The organization of speech sounds
We have seen that phonetics is concerned with how human beings articulate speech sounds through the coordinated use of the vocal apparatus. In contrast, phonology considers how specific speech sounds function systematically in a particular language. In short, phonology is concerned with a language’s sound system. Specifically, it examines the organization of speech units and considers how this transmits meaning. The sound system is organized at least at three levels: (1) phonemic, (2) syllabic, and (3) word.
Organization of phonemes
On their own speech sounds are meaningless, e.g. ‘t’, ‘l’ and ‘f’ spoken in isolation convey no generally accepted meaning. They are only capable of signalling meaning when they are combined. For example:
|‘t’ + ‘ee’||=||‘tee’|
|‘l’ + ‘ee’||=||‘lee’|
|‘f’ + ‘ee’||=||‘fee’|
Organization of syllables
We see, then, how phonemes may be combined to form words. However, there is an intermediate level of phonological organization known as the syllable. The most common form of syllable has a potential three-part structure as follows:
e.g. gap, bid and set.
As you might expect, syllables can be more complicated than this, with as many as three consonants preceding the vowel:
…and up to four consonants following the vowel:
e.g. texts (pronounced t–e-k-s-t-s)
Organization of words
The simplest words consist of just one syllable, i.e. they are monosyllabic, e.g. ton, bad, sip.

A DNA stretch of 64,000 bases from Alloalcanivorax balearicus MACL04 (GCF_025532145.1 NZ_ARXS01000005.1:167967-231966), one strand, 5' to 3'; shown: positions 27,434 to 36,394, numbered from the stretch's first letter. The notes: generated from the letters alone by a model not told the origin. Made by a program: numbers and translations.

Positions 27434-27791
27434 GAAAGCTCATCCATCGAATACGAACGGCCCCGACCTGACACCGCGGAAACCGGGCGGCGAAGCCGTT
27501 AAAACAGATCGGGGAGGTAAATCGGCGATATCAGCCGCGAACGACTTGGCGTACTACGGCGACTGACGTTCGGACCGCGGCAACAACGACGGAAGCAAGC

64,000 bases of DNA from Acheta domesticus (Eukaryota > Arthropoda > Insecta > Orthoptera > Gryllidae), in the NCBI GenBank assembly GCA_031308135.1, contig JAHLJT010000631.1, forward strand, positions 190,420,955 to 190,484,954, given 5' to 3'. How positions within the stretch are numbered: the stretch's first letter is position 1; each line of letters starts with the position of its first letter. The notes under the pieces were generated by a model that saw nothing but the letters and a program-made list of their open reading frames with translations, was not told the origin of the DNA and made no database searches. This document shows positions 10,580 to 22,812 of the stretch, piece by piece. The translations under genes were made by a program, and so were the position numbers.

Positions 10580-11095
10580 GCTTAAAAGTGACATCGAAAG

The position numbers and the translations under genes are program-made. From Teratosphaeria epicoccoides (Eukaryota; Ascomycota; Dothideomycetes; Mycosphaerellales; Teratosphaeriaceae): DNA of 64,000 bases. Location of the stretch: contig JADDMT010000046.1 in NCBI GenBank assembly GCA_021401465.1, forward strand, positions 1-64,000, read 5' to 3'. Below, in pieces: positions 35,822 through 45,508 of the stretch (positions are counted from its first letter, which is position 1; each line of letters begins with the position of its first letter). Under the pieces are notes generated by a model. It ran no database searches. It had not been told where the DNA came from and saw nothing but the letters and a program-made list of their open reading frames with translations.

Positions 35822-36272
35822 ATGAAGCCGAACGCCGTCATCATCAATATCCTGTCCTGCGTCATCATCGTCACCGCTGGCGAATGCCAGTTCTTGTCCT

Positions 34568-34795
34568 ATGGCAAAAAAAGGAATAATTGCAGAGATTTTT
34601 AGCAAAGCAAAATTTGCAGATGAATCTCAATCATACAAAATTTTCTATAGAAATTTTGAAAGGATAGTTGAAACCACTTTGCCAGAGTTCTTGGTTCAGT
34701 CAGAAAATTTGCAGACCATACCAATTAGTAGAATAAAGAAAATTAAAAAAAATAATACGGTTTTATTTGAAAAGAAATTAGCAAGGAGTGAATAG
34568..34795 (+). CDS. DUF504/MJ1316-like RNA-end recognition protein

Many words are, of course, constructed from more than one syllable, i.e. they are polysyllabic. The smallest polysyllabic word is created from the combination of just two syllables, i.e. they form a disyllabic word, e.g.
There are, however, examples of words made up of three, four, five and more syllables. In the case of many technical words, such as the names of manufactured chemical compounds, there appears to be an almost endless concatenation of syllables, e.g.
alpha-hydroxy-alpha-phenyl-benzeneacetic-acid-two-ethylpropylamino-ethyl ester (28 syllables)
This esoteric method of constructing names of chemical compounds, however, is exceptional. Indeed, it follows its own rules of nomenclature as set out by the International Union of Pure and Applied Chemists (IUPAC). In comparison, the everyday, commonly spoken vocabulary of English does not appear to exceed about eight syllables per word.